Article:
Is the current generation really that smart?

Discussion in 'General Chat' started by cap.toon, Sep 13, 2018.

  1. PotatoZero

    PotatoZero Well-Known Member

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    Of course I'm talking in general, I've no idea how people cannot see that such statements always need to be taken generally..
     
  2. Miserys_End

    Miserys_End 「Lv1 Pretend Person」I'm the preson i pretend to be

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    @ai-chan you just proved without a doubt you would be the bestgirl to lead a transmigration harem. Not only are you cute, but also smart and hard working... Add all that to your sexual appetites and inclinations and you would dominate any isekai novel r18 or otherwise.
     
  3. honglath

    honglath I miss my PC

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    It is a conditional affair.

    Like previous posters said, it depends on who and how is transported.
    A rich kid who's been living a life meant to have then eventually inherit the family business might do quite well as a businessman in almost any type of society. In the wild though, they'd be dead within a week.
    A poor kid running around all the time doing anything to make a buck will adapt fastest to almost all types of foreign environments.
    But all of the transported, regardless of previous circumstances will die on the spot if the new world's environment is different from our own.
    I live in a temperate climate. To move to any other type of climate, I'll need to do at least one vaccination to build up a minimum of resistance to whatever will be waiting for me once I get there. Else the sudden change will kick me like a mule, if not kill me outright.

    We are adjusted to the place we live in. A sudden shift will break a balance that has been carefully developed through years of trial and error. Adaptation is not immediate.

    Beyond basic biology and personal origin, we must take into consideration what is likely the most important point: plot armour. We ain't got none.
    Which is why it matters less if the transported is smart. First and foremost I'd the "luck" to give them what they need, when they need it.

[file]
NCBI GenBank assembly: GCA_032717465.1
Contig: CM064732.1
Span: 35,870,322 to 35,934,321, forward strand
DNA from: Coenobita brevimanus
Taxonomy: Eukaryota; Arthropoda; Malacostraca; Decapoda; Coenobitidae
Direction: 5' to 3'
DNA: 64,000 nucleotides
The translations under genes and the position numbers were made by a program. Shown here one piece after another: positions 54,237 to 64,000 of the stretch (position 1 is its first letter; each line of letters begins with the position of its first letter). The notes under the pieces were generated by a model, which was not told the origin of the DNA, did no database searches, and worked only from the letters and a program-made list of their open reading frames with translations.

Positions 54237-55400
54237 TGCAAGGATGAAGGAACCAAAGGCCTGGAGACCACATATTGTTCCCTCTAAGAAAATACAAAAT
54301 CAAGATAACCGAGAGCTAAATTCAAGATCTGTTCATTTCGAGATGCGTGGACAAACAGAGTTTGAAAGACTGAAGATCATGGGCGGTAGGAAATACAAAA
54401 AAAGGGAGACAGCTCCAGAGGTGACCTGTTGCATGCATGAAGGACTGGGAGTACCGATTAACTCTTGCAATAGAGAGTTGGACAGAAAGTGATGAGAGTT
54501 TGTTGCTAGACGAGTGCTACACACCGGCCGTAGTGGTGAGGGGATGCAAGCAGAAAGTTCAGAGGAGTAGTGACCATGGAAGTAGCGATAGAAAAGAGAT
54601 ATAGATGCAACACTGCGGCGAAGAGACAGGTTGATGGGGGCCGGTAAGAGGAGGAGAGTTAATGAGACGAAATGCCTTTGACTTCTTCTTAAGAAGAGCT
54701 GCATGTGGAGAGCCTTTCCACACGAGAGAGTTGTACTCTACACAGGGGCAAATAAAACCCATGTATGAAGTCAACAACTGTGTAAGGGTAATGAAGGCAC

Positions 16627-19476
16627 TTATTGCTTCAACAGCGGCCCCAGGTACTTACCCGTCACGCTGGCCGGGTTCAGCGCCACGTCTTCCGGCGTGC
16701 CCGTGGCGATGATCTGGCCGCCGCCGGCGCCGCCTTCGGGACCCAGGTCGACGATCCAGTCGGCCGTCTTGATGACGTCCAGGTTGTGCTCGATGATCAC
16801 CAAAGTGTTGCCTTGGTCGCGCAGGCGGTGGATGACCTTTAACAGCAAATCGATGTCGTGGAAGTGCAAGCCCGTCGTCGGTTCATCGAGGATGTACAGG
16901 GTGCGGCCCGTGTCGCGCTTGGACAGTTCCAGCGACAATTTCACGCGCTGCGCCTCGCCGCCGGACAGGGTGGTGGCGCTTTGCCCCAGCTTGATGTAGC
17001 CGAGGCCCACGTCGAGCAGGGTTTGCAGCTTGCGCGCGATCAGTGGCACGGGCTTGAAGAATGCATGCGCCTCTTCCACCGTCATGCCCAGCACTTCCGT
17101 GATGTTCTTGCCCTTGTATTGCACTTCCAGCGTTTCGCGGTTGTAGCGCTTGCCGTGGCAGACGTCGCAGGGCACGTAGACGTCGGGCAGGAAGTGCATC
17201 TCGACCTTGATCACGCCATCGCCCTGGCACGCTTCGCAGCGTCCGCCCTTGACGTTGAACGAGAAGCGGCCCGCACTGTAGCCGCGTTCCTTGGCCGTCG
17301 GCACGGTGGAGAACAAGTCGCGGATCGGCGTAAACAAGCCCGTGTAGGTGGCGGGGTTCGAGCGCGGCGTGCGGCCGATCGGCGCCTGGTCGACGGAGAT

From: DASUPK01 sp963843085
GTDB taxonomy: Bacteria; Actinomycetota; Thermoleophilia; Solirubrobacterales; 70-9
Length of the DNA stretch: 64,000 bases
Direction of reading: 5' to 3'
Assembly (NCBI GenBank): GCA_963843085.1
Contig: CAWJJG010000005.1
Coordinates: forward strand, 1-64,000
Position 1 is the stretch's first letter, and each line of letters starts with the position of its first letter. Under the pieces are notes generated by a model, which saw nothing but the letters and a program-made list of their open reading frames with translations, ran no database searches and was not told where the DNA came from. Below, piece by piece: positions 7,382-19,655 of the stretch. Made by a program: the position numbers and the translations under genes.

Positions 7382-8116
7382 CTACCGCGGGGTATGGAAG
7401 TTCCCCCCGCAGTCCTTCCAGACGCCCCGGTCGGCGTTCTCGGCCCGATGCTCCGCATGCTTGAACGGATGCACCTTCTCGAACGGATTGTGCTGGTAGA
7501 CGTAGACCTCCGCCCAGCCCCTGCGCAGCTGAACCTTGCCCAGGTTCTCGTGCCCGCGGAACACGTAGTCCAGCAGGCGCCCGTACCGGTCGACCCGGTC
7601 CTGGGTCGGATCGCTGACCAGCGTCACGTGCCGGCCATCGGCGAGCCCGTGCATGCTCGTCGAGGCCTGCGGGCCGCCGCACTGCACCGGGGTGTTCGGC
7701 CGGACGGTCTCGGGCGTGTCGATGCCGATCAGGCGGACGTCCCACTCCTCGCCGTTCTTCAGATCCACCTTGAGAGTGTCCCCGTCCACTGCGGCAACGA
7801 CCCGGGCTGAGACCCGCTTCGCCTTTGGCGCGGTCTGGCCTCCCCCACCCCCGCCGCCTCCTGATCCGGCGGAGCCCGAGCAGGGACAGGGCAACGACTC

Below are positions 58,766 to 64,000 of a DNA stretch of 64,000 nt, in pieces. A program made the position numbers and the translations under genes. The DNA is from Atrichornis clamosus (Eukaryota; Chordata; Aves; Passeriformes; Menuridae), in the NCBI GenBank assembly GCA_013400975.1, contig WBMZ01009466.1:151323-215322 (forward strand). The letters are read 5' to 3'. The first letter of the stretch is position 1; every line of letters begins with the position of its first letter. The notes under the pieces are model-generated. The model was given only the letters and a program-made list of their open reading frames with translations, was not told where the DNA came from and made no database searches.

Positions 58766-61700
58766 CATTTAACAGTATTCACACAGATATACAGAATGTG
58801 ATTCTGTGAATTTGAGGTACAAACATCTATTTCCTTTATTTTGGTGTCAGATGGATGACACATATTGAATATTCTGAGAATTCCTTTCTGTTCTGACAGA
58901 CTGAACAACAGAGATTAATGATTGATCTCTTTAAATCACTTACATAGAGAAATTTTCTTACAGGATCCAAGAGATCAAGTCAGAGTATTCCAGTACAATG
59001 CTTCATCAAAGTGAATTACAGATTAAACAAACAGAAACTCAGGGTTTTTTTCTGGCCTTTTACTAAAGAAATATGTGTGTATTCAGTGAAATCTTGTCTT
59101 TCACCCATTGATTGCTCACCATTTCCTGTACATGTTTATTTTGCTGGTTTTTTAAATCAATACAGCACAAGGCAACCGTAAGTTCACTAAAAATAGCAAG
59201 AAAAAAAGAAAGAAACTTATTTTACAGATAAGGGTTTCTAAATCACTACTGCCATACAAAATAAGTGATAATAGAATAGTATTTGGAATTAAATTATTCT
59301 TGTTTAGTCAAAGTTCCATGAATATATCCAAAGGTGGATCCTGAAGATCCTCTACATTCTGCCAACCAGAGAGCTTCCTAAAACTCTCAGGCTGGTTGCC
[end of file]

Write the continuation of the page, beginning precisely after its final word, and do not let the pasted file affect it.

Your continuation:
Protagonists are guided by a plot, so what do you do when there isn't any?
     
  4. lychee

    lychee [very morbid fruit] [you're all perverted]

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    Hm I don’t believe the current generation is intrinsically smarter than the previous one. Depends on your definition of “smart” though — technology is more advanced and we teach kids in school new things today that we didn’t know 50 years ago, but I don’t believe the human mental capacity is intrinsically different.

    I think novels deeply underestimate the intelligence of people in the past. Ancient people are portrayed as having cave men intelligence, but I would venture to say that people in the past were just as sly, street-smart, specialized, and talented at their own affairs as people are today.

    There’s a certain degree of arrogance to assume that we as aliens from the future know better than inhabitants from the past, especially when we don’t have full information surrounding the context of a situation available to us.

    For instance, suppose a salesperson with their modern experience believes that giving out free samples is a highly effective method of raising awareness for a company brand and ultimately brings in a net profit — but is this modern wisdom still applicable when you take it out of the setting/culture it came from?

    This is an extreme example, but the general cautionary message is generalizable to many situations not limited to isekai novels. Arrogance about one’s perceived intelligence can and often does readily backfire.

    Being right about the principles of a theoretical formula does not mean it is guaranteed to work when you try to apply it in real life. Experience (“knowing the home ground”) is more valuable, and isekai transmigrators have none of that by the virtue of the definition that they came from an effectively alien world with no prior interpersonal connections.

    All of this aside...... I do think probability/statistics is an incredibly powerful modern knowledge set that would be immensely useful to know prior to transmigrating (particularly in settings with a monetary economy), mostly on the basis that it isn’t intuitive and not something you are likely to pick up later on the fly after transmigrating.
     
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  5. cap.toon

    cap.toon Well-Known Member

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    Yes. It has been discussed that we don’t know as much as we think we do. There r structure in ancient cities that even we ponder over how the ancient people made them; like the pyramid. It has been standing so long, cut so precise, and stone super heavy—you can’t honestly believe people had moved and pulled those on logs.

    I do wonder, how such a society with such advance technologies that even we can’t describe or won’t publicize the truth of the matter, suddenly vanish.
     
  6. InSolipsismWeTrust

    InSolipsismWeTrust Member